]. In this research, we hypothesized that serum ferritin might constitute a marker of fatty liver in subjects with NAFLD. Serum ferritin concentration seems to be a good biomarker intimately connected to liver health condition, allowing the prediction of hepatic fat and iron content, alone or in combination with other routine biochemical parameters. Indeed, the combination of ferritin, glucose, and ALT showed the best prediction for liver fat mass with an accuracy of 80%. On the other hand, a panel combination of ferritin and ALT showed the major predictive ability for liver iron content (AUC 0.73). The internal validation of these ROC analyses strengthens the obtained result; however, more studies should be performed to identify and validate robust noninvasive tests to help in the identification of subjects with NAFLD and subjects at risk for the development of the disease [7
This assay adds further insights and knowledge about the link between iron metabolism and NAFLD. Serum ferritin levels showed a relevant impact on both liver health and general metabolism, being a key factor to be considered in the management of NAFLD. Our results also suggest the possible clinical use of ferritin as an indicator of NAFLD, alone or in combination with other routine biochemical measures. The design of different predictive models for NAFLD through blood biomarkers has many advantages, although further investigation and consensus are needed.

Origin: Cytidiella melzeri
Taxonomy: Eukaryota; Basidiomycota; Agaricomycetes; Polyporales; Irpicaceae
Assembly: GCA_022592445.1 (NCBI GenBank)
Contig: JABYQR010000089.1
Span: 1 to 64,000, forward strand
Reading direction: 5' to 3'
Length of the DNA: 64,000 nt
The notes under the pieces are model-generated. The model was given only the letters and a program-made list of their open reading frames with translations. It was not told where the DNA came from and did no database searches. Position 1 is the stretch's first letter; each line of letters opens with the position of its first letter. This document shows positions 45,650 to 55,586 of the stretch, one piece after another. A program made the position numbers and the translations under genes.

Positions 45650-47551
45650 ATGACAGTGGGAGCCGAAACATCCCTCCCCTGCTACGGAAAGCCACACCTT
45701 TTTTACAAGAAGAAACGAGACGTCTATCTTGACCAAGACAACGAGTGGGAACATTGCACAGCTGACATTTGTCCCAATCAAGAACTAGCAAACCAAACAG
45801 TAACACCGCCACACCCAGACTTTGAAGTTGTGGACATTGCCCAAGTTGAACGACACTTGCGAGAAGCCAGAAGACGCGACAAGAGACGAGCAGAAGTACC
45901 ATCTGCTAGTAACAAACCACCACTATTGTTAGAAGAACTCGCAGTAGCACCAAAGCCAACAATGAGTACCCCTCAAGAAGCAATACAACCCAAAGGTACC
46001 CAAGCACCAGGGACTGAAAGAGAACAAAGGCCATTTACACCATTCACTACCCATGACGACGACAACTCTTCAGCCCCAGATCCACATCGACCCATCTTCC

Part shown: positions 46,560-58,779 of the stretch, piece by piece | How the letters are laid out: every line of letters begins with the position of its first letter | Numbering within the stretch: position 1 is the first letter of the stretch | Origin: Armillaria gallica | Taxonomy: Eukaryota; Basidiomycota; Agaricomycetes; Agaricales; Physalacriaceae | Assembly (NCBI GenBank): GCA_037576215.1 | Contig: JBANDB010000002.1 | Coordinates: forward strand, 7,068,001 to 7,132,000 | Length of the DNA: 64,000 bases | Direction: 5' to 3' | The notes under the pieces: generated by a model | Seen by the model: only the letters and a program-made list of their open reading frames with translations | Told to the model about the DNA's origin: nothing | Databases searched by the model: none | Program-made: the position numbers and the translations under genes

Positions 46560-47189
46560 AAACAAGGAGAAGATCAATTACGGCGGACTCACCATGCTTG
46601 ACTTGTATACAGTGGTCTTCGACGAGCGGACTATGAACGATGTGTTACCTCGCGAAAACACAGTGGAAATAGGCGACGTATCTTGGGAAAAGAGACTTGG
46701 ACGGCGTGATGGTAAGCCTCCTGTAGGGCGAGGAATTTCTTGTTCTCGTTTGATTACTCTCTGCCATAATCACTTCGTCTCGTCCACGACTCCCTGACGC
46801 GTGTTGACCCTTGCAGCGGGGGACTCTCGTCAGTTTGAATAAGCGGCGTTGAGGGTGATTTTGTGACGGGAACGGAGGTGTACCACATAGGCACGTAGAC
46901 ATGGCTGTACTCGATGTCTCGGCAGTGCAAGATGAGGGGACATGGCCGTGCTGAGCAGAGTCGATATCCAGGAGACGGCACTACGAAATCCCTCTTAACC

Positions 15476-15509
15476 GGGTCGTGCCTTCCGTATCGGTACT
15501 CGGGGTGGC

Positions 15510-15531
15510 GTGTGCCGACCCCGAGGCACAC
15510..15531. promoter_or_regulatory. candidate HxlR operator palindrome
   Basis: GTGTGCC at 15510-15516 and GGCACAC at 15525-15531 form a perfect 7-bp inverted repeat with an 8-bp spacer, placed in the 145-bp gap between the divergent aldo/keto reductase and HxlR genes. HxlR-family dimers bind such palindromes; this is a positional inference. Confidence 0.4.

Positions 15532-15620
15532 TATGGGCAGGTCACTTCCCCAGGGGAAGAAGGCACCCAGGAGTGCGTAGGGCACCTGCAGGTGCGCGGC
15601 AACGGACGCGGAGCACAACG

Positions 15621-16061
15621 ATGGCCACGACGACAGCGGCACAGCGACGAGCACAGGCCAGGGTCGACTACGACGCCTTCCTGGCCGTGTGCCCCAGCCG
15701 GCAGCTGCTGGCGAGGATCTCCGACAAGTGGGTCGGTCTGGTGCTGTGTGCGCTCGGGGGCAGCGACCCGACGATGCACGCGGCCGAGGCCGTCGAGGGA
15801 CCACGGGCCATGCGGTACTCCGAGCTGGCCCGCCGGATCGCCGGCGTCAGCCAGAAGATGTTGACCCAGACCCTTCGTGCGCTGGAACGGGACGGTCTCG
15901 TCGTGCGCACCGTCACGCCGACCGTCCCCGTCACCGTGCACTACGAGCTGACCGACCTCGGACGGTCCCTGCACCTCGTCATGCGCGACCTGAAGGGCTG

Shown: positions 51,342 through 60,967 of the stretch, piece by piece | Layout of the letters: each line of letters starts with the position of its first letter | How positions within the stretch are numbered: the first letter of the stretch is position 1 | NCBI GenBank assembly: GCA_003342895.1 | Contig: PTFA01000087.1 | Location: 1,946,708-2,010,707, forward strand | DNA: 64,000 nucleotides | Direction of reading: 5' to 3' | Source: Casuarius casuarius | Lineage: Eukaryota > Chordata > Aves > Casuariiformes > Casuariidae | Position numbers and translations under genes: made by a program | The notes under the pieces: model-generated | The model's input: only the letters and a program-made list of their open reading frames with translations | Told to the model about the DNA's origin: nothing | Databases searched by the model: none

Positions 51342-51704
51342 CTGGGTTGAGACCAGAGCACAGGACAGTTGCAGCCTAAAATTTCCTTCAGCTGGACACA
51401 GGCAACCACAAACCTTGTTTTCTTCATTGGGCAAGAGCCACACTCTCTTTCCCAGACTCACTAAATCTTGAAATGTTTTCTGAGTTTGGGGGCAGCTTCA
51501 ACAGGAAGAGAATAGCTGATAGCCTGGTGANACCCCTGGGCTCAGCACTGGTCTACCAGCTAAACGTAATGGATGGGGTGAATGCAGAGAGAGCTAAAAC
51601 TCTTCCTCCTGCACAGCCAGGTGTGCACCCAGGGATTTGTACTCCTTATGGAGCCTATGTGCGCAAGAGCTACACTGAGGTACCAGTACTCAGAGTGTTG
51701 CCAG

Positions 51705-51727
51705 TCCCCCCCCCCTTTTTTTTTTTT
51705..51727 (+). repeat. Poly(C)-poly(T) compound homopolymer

The current study presents some limitations. Firstly, the cross-sectional nature of the study does not allow the establishment of causality. Thus, longitudinal studies are needed to determine whether ferritin might be a good predictor of the progression of the disease or if it is just a consequence of the liver function alteration. Secondly, the presence of hepatic steatosis was determined by ultrasonography. Hepatic fat was quantified by magnetic resonance imaging (MRI), and the biopsy procedure was not performed. Thirdly, dietary data were evaluated using self-reported information of the participants, and thus, the results are susceptible to some degree of bias. Fourthly, other iron metabolism parameters such as transferrin, serum iron, or hepcidin were not determined and could provide complementary information. On the other hand, some strength can be mentioned. Participants have been carefully selected following exclusion and inclusion criteria to avoid a heterogeneous sample. Liver disease was assessed by qualitative (ultrasonography) and quantitative (MRI) methodology in order to achieve a good liver health characterization. Dietary questionnaires were revised by a qualified dietician in order to diminish possible fill-in errors.